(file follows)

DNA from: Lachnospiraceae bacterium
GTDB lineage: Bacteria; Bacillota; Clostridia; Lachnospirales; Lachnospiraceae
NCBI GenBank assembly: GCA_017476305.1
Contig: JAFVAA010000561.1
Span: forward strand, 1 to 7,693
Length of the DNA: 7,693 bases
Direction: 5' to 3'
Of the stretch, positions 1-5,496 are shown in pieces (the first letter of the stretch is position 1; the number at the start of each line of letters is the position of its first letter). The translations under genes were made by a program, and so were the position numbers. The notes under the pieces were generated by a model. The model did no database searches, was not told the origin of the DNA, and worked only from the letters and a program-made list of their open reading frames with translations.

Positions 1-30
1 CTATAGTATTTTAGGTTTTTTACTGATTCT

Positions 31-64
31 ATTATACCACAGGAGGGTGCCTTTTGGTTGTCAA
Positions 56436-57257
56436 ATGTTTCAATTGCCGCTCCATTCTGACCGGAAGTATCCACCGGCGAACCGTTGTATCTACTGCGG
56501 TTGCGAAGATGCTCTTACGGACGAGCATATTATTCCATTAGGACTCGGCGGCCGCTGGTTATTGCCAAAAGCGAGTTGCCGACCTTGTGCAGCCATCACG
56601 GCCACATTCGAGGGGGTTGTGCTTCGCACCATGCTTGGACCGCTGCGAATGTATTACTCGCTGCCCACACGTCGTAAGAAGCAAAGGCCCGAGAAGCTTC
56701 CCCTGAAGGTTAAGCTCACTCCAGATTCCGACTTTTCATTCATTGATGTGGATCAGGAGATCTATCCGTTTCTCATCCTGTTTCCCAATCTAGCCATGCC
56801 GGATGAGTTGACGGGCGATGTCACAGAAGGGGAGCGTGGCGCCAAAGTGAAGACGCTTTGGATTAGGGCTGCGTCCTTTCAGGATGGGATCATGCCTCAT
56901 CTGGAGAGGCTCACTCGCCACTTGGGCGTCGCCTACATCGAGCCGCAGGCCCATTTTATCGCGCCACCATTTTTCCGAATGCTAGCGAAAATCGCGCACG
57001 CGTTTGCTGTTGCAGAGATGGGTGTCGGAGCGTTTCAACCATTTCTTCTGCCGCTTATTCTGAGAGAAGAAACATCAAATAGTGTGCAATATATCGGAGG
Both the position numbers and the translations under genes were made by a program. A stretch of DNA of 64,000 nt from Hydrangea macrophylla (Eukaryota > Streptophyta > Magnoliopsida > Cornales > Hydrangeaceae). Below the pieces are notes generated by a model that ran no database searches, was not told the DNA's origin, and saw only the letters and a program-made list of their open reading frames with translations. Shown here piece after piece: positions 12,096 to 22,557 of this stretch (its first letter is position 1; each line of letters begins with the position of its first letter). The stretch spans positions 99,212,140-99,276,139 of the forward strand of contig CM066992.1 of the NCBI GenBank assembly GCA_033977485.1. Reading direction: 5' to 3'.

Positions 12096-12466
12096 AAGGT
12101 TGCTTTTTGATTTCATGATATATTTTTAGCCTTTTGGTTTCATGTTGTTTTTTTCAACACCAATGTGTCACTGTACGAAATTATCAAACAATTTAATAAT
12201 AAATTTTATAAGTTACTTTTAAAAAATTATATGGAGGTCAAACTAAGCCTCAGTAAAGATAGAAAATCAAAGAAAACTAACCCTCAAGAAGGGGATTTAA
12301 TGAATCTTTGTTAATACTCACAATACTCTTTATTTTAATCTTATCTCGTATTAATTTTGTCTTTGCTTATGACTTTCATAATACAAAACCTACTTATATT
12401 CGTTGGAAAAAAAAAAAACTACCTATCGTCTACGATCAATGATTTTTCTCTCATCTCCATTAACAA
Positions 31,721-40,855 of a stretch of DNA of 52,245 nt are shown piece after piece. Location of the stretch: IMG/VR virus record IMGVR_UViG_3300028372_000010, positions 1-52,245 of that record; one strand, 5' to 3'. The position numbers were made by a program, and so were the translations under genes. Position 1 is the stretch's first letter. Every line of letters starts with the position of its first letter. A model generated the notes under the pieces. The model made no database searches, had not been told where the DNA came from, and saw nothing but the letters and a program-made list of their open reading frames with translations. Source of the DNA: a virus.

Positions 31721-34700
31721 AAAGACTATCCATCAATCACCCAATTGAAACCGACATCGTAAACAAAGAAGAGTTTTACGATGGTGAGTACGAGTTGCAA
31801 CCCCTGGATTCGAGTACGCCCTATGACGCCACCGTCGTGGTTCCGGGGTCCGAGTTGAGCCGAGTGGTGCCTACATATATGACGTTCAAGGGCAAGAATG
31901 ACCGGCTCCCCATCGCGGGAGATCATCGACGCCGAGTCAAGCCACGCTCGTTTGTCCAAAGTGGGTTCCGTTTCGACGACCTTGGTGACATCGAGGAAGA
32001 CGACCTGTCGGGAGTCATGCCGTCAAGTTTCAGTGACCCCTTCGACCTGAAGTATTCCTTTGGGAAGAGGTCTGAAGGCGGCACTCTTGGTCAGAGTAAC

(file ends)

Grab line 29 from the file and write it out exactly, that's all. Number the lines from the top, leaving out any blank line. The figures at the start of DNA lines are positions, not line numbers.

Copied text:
Positions 31721-34700